Instead, your trusted contact can help financial services companies reach you (if you’re reachable) or identify others who might help. If you’re incapacitated, for example, your contact might connect the company to your legal guardian or the person with power of attorney over your accounts. If you’ve died, your trusted person could provide contact information for the executor of your estate or the successor trustee of your living trust.

You aren’t required to name a trusted contact, but financial services companies — along with regulators and consumer advocates — recommend it. You can change your trusted contact whenever you want, or name more than one. Ideally, a trusted contact is someone you’re confident will protect your privacy and act responsibly.

“It could be an adult child, a close friend, an attorney or some other trusted person that the financial institution can reach out to for extra help to try to reach you,” says Deborah Royster, assistant director for the Consumer Financial Protection Bureau’s Office for Older Americans.

A trusted contact could thwart fraud

The push to name trusted contacts started out of concern for older Americans being scammed out of their life savings. More than 369,000 cases of financial fraud of older adults are reported to authorities each year, causing an estimated $4.84 billion in losses, according to a January report by Comparitech, a cybersecurity research company.

But this kind of fraud is notoriously underreported, often because victims are embarrassed, worried that others will think them incapable, or protective of the perpetrators, who may be loved ones, caregivers or neighbors. Comparitech estimates the real toll may be 8.68 million cases and more than $113.7 billion in losses each year.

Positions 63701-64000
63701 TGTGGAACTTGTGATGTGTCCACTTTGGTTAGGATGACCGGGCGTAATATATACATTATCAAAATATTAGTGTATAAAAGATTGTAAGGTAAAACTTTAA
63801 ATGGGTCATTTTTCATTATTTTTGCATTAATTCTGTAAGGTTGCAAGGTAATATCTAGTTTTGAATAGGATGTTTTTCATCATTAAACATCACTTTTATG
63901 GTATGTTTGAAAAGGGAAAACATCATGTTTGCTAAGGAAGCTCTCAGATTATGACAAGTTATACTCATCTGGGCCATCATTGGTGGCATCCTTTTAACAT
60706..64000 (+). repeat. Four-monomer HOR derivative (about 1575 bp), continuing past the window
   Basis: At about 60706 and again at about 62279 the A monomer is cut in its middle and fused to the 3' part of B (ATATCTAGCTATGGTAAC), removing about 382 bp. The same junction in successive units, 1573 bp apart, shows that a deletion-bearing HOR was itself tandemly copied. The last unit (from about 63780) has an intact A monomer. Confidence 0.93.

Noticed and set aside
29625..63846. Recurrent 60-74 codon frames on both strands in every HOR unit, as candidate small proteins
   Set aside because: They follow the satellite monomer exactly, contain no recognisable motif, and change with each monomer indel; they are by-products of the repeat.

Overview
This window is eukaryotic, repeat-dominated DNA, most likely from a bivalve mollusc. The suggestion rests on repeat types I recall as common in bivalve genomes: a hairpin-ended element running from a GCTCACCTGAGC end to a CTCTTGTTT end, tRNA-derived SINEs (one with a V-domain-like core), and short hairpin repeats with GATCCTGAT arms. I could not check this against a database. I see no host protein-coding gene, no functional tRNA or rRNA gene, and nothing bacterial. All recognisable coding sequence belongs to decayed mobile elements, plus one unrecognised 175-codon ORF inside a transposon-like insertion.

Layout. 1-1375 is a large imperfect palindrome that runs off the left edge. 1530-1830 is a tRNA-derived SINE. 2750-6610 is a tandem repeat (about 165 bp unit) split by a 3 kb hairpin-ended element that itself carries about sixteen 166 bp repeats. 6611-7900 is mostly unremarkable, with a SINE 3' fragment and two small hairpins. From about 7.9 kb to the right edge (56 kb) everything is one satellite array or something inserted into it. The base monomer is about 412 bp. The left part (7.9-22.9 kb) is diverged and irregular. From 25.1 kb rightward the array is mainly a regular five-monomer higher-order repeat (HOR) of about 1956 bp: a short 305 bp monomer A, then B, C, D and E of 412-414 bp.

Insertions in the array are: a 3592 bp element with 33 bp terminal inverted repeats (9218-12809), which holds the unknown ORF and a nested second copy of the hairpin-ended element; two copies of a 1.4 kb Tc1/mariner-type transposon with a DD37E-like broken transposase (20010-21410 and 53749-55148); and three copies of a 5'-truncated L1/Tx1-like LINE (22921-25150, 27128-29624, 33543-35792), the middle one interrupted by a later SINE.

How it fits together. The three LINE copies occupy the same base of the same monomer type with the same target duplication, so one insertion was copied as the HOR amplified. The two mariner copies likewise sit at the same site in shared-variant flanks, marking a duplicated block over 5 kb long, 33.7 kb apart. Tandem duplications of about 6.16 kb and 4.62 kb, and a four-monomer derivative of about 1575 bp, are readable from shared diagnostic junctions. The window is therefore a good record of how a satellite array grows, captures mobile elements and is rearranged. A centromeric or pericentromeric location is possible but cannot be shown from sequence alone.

To help reduce that toll, two new FINRA rules were approved in 2017. The first allows brokerages to put temporary holds on withdrawals when financial exploitation is suspected, and the second requires brokerages to “make reasonable efforts” to get customers to name trusted contacts.

So far, other financial services companies such as banks, credit unions and insurers don’t have similar rules. Even so, some are offering the opportunity to name trusted contacts on accounts, Royster says.

Beware fraudulent email requests

One thing you shouldn’t do is respond to emails that seem to be from your financial institution asking you to name a trusted contact. Those may be scams to steal your passwords or create other havoc, FINRA’s Walsh says. Instead of replying to those emails, consider calling your financial institution or looking on its website for a form that lets you name a trusted contact.